Fonts should be easy to read (no less than 11pt regardless of the typeface) and needs to be easy to view on both mobile and desktop. Keep it clean, avoiding fonts that are extravagant or unnecessarily loopy.

You also want to limit the amount of fonts you use. While it’s not uncommon to use different fonts for headers, sub-headers and body text, you really shouldn’t be using more than three different fonts at a time.

5.  Does your website use flash?

Flash is the shag carpeting of websites and is one of the most common signs your website needs some serious renovating. The majority of mobile devices and tablets don’t support flash and it’s also terrible for search engines to scan.

Still want something animated? Today, web developers look to HTML5 to create these features as it’s supported on both desktop and mobile.

6.  Do the images remind you of 90s clip art?

Low quality, generic images not only make your website look dated, but impacts its overall credibility with visitors. While many web designers still incorporate stock photos, you want to make sure those photos are of the highest quality, and avoid cliché or overly posed images (such as one that depict someone sitting at a computer and pointing, or a business person standing with their arms crossed).

E-Commerce websites, or any website that is promoting specific products should always use real product photos that have been taken by a professional photographer.

7.  Is the branding on your website consistent with other channels?

Every year we are introduced to new channels where we can promote our brand. Ideally, you want all the assets used on each channel to be thoroughly consistent. The look and feel of everything from your social media channels, to landing pages, to printed collateral for your sales team should be a reflection of your website.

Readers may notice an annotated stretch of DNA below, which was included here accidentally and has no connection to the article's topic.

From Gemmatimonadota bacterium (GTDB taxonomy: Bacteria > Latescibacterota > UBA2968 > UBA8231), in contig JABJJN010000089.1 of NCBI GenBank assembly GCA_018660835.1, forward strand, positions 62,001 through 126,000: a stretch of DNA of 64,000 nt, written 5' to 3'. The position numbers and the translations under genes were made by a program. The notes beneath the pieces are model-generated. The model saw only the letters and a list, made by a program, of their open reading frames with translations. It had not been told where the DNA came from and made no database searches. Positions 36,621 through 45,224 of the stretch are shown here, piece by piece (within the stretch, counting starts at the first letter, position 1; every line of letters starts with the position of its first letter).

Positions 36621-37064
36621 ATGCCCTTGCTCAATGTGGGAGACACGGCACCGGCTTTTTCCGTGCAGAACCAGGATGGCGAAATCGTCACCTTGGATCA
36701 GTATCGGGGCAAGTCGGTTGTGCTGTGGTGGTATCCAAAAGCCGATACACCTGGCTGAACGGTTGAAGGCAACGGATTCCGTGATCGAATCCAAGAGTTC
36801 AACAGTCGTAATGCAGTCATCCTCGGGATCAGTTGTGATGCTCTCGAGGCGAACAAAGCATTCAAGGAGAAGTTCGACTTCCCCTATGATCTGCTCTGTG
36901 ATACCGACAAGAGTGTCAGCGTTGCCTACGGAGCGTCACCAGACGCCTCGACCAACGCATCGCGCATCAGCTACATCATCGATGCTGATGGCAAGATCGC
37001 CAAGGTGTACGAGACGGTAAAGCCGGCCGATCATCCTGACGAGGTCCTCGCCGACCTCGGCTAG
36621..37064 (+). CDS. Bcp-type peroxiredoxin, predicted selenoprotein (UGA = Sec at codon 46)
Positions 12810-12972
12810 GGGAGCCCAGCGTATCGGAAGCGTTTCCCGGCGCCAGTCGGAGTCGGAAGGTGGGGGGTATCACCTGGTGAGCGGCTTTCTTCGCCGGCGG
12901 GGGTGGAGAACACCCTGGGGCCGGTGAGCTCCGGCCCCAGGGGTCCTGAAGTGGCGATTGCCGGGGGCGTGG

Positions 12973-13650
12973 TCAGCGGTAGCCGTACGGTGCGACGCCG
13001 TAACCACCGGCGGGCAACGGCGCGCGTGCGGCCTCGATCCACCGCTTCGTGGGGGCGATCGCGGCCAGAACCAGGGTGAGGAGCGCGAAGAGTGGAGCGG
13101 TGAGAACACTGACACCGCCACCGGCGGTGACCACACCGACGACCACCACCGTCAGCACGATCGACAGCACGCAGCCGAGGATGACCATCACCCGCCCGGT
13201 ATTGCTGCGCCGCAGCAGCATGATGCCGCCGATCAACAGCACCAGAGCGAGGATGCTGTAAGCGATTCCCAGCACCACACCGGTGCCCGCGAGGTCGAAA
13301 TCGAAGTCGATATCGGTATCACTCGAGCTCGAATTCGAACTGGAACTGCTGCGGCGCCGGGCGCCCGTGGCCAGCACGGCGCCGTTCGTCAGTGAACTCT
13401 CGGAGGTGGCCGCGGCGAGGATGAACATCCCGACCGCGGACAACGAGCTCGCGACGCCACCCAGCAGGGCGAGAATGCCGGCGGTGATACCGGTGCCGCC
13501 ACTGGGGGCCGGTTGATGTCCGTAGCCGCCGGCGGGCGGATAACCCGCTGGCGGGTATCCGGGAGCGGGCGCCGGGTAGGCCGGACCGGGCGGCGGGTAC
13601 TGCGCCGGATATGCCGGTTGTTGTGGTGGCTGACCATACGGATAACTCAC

However, if your website looks and feels outdated, there’s a likelihood that you’ve begun to shift the branding on other channels. If your Facebook page feels more reflective of what you want your branding to be than your homepage, it’s time for a redesign.

8.  Was your website trendy when it was built?

Do you remember when your website was first launched? Was it all the rage then? Unless your website was built in the last year or so, there’s a good chance it already looks outdated. A website is an investment, so unless you have the budget to constantly make visual changes, you want to avoid choosing a design just because it follows the newest trend.

9.  Is your navigation intuitive?

User experience has grown in importance, particularly over the last few years. Can visitors find what they need when they come to your website? Or are they overwhelmed by the number of navigation options?

Modern websites work to keep navigations simple and clean. This means having your main navigation items at the top, removing any sidebars, and relying on clear calls to action and internal linking to help users navigate deeper into your website

10.  Can you easily update your content?

This may or may not be immediately visible to those visiting your website, but lacking the ability to easily go in and update content, or add new pages, without the help of a web developer, is another clear sign that you’re due for a redesign.